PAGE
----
Thursday, April 29, 2010

Letter to My Young Friend

As the Religious Coordinator for our parish's Girl Scout Troops, I am working with three sixth grade girls to help them earn the Marian Medal. These girls have impressed me with their interest, their participation, the questions they ask, and the commitment they are showing. They are neat girls. They fill me with hope for my own kids' adolescences.

A few weeks ago, as we were talking about prayer and how their prayer lives have changed from where they were as second grade First Communicants, one of the girls asked about doubts. "Sometimes, I wonder," she said, "how is it that God always was and always will be?" We talked for a few minutes as a group. Then, she turned her very-serious eyes to me. "It was easier when I was 7. Then, I just believed. Now, I have all these questions, all these doubts."

I remember. I was 13 and asked my religion teacher how we knew, for sure, that God existed. She responded in anger. How dare I ask such a question? Who did I think I was? For a student who never, ever was even scolded in class, this rebuke cut through me. I was devastated. If my legitimate question didn't have a legitimate answer... could there really be no God?

When I found my way back to God, found the answers to my questions and doubts, and finally made peace with that teacher in my heart, I promised that no adolescent would ever get that sort of response from me. Legitimate questions deserve legitimate answers.

That night, at the meeting, I tried to express to my young friend that she was ok, that her questions were appropriate. I tried to answer her as best as I could. But, still, I worried. Several days later, I wrote her a letter. Parts of it are here... for my own edification as much as for hers. The message is one I need to return to often, as well.

When Jesus said that we must be “like children” to come to him, he did not mean that we should have a shallow, childish faith. Rather, we must be open and trusting when we approach him. But, to question our faith, to question the truths we’ve been taught, is actually an important step on your journey from childhood to adulthood. The faith small children have is a real gift, and we should see their trust, their openness, their love, and take an example from it.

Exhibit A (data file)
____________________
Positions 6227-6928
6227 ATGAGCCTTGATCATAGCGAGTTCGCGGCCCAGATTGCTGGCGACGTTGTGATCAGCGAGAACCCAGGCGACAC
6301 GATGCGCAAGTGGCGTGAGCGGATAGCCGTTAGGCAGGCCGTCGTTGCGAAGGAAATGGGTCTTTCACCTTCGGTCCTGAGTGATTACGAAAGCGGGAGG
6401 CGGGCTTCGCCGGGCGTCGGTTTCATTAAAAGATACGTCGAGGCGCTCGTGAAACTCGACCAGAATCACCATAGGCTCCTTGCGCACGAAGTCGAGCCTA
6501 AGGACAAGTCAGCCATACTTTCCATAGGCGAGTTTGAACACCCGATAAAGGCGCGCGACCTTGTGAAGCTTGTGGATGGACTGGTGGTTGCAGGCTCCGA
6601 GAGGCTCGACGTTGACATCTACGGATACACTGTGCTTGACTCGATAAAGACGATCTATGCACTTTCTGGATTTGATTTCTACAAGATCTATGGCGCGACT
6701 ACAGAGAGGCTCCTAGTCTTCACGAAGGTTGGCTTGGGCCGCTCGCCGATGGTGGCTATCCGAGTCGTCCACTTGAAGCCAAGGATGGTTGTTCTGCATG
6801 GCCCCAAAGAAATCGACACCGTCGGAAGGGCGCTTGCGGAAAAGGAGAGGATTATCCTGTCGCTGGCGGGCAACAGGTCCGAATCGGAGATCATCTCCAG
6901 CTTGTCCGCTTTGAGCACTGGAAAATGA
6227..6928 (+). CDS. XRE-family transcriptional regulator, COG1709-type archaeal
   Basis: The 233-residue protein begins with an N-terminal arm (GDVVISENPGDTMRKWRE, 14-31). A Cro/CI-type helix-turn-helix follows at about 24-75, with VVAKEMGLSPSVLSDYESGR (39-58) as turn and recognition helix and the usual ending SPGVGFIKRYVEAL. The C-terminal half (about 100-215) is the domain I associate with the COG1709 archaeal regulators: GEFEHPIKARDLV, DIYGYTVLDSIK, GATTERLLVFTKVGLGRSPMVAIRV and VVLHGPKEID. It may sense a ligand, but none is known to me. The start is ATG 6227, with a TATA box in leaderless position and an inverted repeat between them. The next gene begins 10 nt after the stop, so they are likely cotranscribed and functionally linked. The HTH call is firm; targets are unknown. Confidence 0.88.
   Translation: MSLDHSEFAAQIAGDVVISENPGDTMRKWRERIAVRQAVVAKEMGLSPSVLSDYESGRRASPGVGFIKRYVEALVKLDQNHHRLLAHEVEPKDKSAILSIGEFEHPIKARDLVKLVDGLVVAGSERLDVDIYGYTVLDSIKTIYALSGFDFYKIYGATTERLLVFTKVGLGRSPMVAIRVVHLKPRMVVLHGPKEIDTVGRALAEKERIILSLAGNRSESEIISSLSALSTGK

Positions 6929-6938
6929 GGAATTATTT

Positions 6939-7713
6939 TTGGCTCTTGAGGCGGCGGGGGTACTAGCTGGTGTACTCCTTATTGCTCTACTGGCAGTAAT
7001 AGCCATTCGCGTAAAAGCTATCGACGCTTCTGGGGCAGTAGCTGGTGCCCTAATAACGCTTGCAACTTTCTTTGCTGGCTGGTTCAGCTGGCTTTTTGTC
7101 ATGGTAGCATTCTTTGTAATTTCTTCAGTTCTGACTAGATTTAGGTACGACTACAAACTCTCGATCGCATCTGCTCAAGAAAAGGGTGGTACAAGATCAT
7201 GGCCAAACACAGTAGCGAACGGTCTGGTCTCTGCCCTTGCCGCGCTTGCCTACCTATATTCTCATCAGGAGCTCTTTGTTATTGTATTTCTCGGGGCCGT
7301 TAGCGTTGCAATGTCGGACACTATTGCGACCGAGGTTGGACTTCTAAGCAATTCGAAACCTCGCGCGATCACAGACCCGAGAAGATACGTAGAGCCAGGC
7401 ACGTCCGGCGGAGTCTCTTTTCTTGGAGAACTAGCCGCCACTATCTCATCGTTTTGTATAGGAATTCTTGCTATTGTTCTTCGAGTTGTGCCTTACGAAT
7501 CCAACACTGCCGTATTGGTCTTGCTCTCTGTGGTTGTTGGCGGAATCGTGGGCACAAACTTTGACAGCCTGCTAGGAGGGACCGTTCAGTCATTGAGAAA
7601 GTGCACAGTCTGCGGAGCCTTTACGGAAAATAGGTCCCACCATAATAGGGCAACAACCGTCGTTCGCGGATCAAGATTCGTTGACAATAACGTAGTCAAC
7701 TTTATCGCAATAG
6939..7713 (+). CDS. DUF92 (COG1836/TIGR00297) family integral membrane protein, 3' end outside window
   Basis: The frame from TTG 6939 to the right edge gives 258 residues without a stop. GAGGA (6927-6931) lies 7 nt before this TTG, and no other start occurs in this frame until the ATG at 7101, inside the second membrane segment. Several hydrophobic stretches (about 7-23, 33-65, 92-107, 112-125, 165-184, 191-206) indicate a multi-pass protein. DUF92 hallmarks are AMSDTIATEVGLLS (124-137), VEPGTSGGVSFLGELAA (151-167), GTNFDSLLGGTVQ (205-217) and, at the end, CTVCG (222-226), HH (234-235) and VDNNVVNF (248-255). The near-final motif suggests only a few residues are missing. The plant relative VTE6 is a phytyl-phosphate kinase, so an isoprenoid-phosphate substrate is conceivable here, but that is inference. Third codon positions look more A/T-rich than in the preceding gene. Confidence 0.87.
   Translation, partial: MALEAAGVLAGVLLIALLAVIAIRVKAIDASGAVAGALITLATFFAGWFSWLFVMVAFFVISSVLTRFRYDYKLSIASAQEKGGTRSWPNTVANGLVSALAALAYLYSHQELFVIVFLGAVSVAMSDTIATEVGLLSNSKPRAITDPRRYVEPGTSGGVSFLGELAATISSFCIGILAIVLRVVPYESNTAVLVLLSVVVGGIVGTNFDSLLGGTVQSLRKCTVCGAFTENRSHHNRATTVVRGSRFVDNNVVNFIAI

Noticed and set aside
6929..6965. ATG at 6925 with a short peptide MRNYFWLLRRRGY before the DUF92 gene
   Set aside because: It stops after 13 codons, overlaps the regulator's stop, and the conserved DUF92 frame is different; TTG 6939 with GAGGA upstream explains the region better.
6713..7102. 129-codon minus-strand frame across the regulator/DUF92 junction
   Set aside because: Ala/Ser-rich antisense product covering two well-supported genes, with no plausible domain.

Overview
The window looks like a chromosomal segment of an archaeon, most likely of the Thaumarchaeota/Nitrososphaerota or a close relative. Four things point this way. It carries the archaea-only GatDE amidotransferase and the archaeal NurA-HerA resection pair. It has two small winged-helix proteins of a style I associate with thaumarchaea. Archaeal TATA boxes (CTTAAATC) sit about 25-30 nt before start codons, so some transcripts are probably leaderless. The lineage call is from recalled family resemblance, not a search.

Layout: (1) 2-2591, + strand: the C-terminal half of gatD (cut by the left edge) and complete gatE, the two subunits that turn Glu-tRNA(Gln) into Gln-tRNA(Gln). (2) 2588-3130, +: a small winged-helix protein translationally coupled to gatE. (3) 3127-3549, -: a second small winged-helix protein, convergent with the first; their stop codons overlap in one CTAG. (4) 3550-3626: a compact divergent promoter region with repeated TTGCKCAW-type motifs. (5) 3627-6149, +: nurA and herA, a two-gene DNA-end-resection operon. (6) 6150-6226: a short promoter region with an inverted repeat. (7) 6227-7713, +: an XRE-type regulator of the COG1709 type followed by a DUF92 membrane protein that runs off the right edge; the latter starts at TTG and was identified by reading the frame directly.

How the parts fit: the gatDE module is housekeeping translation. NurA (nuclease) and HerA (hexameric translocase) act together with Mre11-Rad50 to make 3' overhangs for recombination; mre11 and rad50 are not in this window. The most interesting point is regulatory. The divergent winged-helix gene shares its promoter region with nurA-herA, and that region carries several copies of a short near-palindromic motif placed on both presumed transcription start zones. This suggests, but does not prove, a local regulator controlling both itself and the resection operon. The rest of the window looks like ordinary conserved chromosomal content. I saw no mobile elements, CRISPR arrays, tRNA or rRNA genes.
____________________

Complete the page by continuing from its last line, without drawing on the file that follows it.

But, if you never question your faith, you could reach adulthood and still be in a shallow place… and when the real tests of life come your way (as they will… life is messy, unpredictable, and tests all of us), you might find that your faith is not strong enough to sustain you. However, in the questioning, in the prayer, in the doubts, you will find a true, deep, adult faith… one that will be strong enough to sustain you in the darker times.

So, as you grow and find yourself struggling with the mysteries of our faith, keep asking questions… of your parents, your teachers, priests and deacons and seminarians, even me. But, also make sure that you are taking time to be open to God’s voice. Try sitting in silent prayer with God on a regular basis… even just five minutes a few days per week, try to sit quietly and open yourself to God. I try to do this daily, though I don’t always succeed in that. The challenge in this type of prayer is to let go of the thoughts that invade our minds and just keep returning to a word or image that focuses you on God.

And be sure to spend time with God’s Word. The Bible is a not some dusty, old book written 2,000 years ago. It is a living entity. God is as present in those pages as He is in the Eucharist, or in nature, or in the people we meet. If the version you have causes you to focus on the intricate language and not the message, try different versions. But, spending time with the Word of God is one of the best ways to get a deeper understanding of who God is, who you are, and the depth of God’s magnificent love for you.

I want to be sure you understand this: we are all human, and doubts will invade our hearts and minds from time to time. Doubting is not the same as not believing. Don’t ever think that because you struggle to understand, that you have no faith, no belief.

Sometimes, when I am struggling a bit, I pray this prayer from the Gospel of Mark 9:23-24: “Lord, I do believe; help my unbelief.” I take some comfort in knowing that even those people who had direct, physical encounters with Jesus struggled with unbelief or doubts at times. And, in my experience, this is one prayer that is always answered as I requested.

Thank you, my friend, for all you are doing to strengthen and encourage me on my faith journey. May God bless you.

No comments:

Post a Comment